Ben Vickers is the curator of digital at the Serpentine Galleries in London, which has just launched its latest commission, a complex work on the nature of the cloud and voting patterns by the journalist, writer and artist James Bridle. Vickers says that digital commissions present particular challenges. Curators with “a comprehensive understanding” of technology are rare, which can add extra risk to projects. “This gallery has years of experience of making exhibitions. But when you are working with an artist and they need someone who knows about epigenetics and can also write code, that’s not something that most art museums know how to deal with. Digital curators have to build their own networks with the tech world and universities to find the help they need.”

Steven Sacks © Michael Clinard Photography 2015.

Steven Sacks © Michael Clinard Photography 2015.

The commercial gallery: Steven Sacks

Steven Sacks is the founder of bitforms gallery, one of the earliest to specialise in new media. He says that although work by top digital artists still fetches lower prices than pieces by equivalent painters in traditional media (“which are exponentially more expensive”), it can also represent an opportunity. “Computational, screen-based, interactive media is the most exciting development in the past five to ten years,” he says. “It is still a challenge because the market for this work is smaller than for traditional work: but it is the next big leap forward in the way artists can present their ideas.” He also says the emergence of high quality yet more affordable 4K screens is proving attractive to collectors.

Lisa Schiff, art advisor, Schiff Fine Art

Lisa Schiff, art advisor, Schiff Fine Art

The art adviser: Lisa Schiff

Lisa Schiff is a New York- and Los Angeles-based art adviser with a strong interest in digital art. She is sanguine about looking after the work, as long as artists provide good documentation. “It’s not like scraping a painting, which—although you have to repair it—is forever tarnished. If there is a glitch with a digital work, working on the mechanics doesn’t affect the value.” She says that there is a strong primary market for Cory Arcangel, Ian Cheng and others, but she has only two collectors acquiring this kind of work in depth. The issue, she says, is that “there isn’t really a secondary market”. But, she says, “It took 150 years for there to be a market for photography. It might be hard for us to get our heads around it now, but it won’t always be this way.”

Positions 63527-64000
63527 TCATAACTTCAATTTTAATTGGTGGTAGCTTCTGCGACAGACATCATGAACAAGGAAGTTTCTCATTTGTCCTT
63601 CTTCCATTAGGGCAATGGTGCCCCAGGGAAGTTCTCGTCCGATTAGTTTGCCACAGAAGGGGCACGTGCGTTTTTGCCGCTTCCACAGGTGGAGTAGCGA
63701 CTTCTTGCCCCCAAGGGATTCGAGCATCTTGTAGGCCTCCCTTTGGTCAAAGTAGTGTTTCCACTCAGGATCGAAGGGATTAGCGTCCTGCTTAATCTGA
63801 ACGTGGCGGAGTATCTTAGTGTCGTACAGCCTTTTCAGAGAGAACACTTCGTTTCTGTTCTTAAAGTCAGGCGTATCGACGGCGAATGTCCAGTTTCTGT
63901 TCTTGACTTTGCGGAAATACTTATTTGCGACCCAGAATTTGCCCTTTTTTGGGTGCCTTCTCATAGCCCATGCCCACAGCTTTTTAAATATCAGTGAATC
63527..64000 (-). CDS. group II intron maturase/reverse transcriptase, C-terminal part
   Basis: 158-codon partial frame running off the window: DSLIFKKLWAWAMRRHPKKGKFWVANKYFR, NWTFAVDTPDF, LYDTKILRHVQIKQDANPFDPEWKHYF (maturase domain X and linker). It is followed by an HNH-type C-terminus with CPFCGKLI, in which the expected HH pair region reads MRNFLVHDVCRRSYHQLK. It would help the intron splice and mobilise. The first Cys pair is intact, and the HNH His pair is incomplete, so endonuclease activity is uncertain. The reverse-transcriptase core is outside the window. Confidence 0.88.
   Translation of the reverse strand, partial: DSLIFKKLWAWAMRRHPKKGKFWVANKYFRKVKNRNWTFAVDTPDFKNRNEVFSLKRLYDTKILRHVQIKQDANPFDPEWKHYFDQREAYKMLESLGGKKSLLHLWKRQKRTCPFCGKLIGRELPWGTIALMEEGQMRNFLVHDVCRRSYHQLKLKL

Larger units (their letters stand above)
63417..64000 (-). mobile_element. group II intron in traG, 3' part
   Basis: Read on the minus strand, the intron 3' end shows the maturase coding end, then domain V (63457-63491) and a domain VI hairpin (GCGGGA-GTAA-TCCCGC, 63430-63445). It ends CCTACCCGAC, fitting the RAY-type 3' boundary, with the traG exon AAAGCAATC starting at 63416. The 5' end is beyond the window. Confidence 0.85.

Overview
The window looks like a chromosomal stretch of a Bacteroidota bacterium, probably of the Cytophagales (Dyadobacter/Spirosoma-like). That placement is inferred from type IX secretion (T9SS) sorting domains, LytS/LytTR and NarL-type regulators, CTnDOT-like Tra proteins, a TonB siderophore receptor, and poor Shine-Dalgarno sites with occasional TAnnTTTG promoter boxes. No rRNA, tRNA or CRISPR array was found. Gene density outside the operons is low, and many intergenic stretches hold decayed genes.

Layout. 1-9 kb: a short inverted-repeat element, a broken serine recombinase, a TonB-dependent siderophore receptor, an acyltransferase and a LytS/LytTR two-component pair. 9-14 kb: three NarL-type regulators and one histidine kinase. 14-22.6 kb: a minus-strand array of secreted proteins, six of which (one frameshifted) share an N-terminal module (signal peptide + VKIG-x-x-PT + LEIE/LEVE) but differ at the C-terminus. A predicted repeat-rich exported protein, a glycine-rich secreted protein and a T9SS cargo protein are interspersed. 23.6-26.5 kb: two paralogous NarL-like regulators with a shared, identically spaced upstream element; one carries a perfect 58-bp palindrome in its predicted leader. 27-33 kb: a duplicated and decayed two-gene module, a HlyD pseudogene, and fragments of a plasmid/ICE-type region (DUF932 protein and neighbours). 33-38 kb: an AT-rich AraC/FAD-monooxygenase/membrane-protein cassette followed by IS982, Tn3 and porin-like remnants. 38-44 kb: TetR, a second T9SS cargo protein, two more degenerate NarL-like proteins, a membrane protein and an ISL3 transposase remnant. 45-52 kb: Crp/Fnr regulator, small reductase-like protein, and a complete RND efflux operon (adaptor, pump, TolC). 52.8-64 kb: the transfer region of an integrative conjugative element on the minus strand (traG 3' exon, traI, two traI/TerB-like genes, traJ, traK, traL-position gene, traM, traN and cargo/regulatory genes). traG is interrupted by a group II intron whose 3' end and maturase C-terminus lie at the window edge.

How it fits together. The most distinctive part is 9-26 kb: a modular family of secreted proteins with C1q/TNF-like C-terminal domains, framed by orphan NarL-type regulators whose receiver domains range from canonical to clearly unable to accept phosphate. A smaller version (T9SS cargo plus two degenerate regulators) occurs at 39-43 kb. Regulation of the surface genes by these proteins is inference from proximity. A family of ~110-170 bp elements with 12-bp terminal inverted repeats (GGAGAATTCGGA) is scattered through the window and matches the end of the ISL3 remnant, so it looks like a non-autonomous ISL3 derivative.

Anita Zabludowicz with artwork by Kelley Walker. London. Picture: David Bebber

Anita Zabludowicz with artwork by Kelley Walker. London. Picture: David Bebber

The collector: Anita Zabludowicz

The British collector Anita Zabludowicz (who calls the dedicated German collector Julia Stoschek her “digital sister”) has mounted a number of digital shows, including this year’s Emotional Supply Chains at the Zabludowicz Collection in London. She began collecting the work of Pipilotti Rist in the 1990s and more recently has focused on artists such as Jon Rafman, Cécile B. Evans, Ed Atkins and Rachel Maclean. Museums have not, she believes, paid enough attention to digital “because not all curators have recognised the full potential of the virtual world as an art form”. She supports Daata Editions, which commissions digital works and then sells them in larger editions than the art gallery norm, meaning prices start at as little as $100. “We hope to change the mentality of the art lover,” she says, “encouraging people to use their smart electronic devices to seek out digital art in the same way they would seek out new music or TV.”